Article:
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NEW YEAR, SAME ME: Students opt for small goals over yearly resolutions

January 13, 2017

 

KACIE KAUFMAN
News Editor | kjk019@latech.edu

 

2017 may very well be the year of the anti-resolution. Social media sites such as Twitter and Facebook boasted realistic resolutions, from people saying they were planning on eating more pizza to sleeping in more.

 

At Louisiana Tech, New Year’s resolutions also deviated from the expected for some students. In fact, many students did not even make resolutions for the year. Instead, a number of students said they focused on small changes each day as opposed to making drastic resolutions.

 

“I think it’s good for  people to always try to better themselves.” Carli Whitfield sophomore mechanical engineer

“I think it’s good for people to always try to better themselves.” Carli Whitfield, sophomore mechanical engineer

Carli Whitfield, a sophomore mechanical engineering major, said resolutions were something she was relatively indifferent toward. As opposed to making specific resolutions when Jan. 1 surfaced, she said she took a different approach.

 

“I’m not a, ‘It’s a new year, I’m going to do something great,’ (person);  just year-round, I’m trying to do mall changes,” she said.

 

Whitfield said she felt the idea of self-improvement was not one that should be limited to just the start of the year.

 

“I think it’s good for people to always try to better themselves, no matter what time of the year,” she said.

 

“Motivation will only get you so far before you lose it. It takes discipline.” Chase Lenard, freshman architecture

“Motivation will only get you so far before you lose it. It takes discipline.”
Chase Lenard,
freshman architecture

Emily Byrnes, a sophomore English major, also felt that making small steps was a better path to self-improvement as opposed to stringent resolutions.

 

“I kind of set a goal for myself at the beginning of the year and then try not to think of it so much as a resolution but as more of something you take a day at a time,” she said.

 

Byrnes said another challenge that college students encountered was the constraints from their schedules and the difficulty that sticking to a specific, large goal entailed.

 

“Your time is extremely limited,” she said. “It’s just hard to find a good balance between your study time and your extracurriculars, and then on top of that trying to make a complete lifestyle change.”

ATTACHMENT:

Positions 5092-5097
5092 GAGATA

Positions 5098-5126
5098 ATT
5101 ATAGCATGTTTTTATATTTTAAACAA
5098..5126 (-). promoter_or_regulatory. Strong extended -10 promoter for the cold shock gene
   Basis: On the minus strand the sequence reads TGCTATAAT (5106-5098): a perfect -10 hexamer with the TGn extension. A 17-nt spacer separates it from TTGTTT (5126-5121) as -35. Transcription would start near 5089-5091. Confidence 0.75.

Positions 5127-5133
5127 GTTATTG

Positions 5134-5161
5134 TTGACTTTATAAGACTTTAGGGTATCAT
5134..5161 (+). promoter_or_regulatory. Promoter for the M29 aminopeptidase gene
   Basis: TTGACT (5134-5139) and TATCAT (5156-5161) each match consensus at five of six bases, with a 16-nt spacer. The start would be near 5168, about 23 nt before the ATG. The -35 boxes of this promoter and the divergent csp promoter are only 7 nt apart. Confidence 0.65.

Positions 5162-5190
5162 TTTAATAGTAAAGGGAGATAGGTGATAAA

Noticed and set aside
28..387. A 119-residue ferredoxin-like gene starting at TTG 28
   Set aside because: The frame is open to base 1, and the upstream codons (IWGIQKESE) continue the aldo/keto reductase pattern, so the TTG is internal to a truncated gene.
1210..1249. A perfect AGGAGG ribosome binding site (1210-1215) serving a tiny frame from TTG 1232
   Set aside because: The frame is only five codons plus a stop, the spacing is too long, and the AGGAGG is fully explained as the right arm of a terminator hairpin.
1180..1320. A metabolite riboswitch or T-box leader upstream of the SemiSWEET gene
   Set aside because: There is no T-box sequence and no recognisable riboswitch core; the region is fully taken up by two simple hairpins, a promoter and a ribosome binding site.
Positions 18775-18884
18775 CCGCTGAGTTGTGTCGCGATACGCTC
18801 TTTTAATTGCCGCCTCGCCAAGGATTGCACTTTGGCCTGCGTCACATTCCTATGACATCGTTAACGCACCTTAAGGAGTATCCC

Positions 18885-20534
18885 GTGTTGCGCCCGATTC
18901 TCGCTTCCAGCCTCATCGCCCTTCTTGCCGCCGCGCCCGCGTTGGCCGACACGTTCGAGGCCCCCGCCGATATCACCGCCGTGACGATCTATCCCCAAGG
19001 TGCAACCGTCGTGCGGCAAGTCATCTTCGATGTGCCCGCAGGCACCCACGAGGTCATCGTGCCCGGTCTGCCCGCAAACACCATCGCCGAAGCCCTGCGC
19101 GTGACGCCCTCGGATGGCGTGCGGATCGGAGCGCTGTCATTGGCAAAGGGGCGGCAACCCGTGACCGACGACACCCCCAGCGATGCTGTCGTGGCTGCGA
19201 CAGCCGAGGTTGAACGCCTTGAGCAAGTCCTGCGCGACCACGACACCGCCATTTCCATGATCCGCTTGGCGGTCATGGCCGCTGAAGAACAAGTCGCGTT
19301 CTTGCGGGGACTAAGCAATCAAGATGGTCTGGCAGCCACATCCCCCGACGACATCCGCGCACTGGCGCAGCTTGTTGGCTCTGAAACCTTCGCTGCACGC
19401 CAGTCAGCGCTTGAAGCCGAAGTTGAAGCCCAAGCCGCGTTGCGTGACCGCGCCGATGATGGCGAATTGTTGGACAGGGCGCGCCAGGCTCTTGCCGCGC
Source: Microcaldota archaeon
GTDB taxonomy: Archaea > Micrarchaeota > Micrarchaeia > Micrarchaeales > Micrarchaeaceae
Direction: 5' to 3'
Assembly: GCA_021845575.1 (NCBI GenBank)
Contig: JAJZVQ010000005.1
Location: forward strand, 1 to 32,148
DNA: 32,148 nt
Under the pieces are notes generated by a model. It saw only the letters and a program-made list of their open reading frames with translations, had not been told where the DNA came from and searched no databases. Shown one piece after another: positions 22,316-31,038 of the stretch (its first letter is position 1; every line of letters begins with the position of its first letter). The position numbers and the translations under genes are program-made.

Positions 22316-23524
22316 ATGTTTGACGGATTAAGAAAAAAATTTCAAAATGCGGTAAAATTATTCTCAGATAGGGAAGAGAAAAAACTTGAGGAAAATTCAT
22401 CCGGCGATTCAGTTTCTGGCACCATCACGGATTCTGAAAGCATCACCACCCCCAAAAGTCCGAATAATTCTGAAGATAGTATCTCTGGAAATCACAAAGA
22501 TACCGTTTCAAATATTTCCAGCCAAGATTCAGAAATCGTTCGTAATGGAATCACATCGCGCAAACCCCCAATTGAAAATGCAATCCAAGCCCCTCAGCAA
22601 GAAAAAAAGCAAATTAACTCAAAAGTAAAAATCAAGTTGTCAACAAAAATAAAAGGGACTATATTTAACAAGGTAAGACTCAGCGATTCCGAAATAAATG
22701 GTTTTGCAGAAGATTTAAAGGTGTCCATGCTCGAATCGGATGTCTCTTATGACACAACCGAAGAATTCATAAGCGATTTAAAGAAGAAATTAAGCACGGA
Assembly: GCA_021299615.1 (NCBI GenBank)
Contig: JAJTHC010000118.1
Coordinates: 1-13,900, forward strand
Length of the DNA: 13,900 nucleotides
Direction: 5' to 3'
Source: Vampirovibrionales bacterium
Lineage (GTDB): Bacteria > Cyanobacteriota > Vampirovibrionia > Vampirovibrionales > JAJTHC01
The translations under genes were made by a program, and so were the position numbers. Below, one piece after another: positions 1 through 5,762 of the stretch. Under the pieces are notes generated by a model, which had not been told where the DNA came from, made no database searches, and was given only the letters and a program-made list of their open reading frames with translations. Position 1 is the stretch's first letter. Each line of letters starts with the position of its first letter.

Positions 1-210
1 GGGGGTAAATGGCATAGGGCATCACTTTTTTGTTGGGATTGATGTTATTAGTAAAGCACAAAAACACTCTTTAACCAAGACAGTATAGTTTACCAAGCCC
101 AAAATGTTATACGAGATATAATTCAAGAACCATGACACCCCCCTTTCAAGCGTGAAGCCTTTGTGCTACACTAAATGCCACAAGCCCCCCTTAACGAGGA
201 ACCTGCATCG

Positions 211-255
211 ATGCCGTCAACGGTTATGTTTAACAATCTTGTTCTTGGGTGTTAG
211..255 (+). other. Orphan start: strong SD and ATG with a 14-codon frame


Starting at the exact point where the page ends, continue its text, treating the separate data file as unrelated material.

Byrnes also said New Year’s resolutions could potentially lead to a lot of pressure to be someone completely new.

 

“I don’t think that you should try to reinvent yourself; I think you should just work on improving you as a person,” she said.

 

Megan McKinnon, a freshman secondary education major, said that resolutions often resulted in discouragement, so many students simply stopped setting them.

 

“I just feel like people know that they’re not going to stick to their resolutions,” she said. “If you set one major big goal like that, it puts too much pressure on yourself.”

 

“If you set one major goal like that, it puts too much pressure on yourself.” Megan McKinnon, freshman secondary education

“If you set one major goal like that, it puts too much pressure on yourself.”
Megan McKinnon,
freshman secondary education

McKinnon said that she saw some people transition to more attainable goals that reflected their true self more accurately.

 

“People are being more realistic,” she said. “They’re just trying to be who they are and not trying to be somebody that they’re not.”

 

Chase Lenard, a freshman architecture major, said the new year was a time to refocus, not completely revamp his goals.

 

“I don’t really set New Year’s resolutions,” he said. “I guess I have them, but I have them in advance. For example, if I want to change something, I set the precedent before. I find the whole New Year’s resolution thing to be something where you can refocus on something that you already had going on.”

 

Lenard said that the usual goals stemming from the beginning of a New Year often lost steam early in the year.

 

“I find New Year’s resolutions a bit fleeting because it’s motivation, you know, to do something new, but it doesn’t get you the distance, it’s only motivation,” he said. “Motivation will only get you so far before you lose it. It takes discipline.”   

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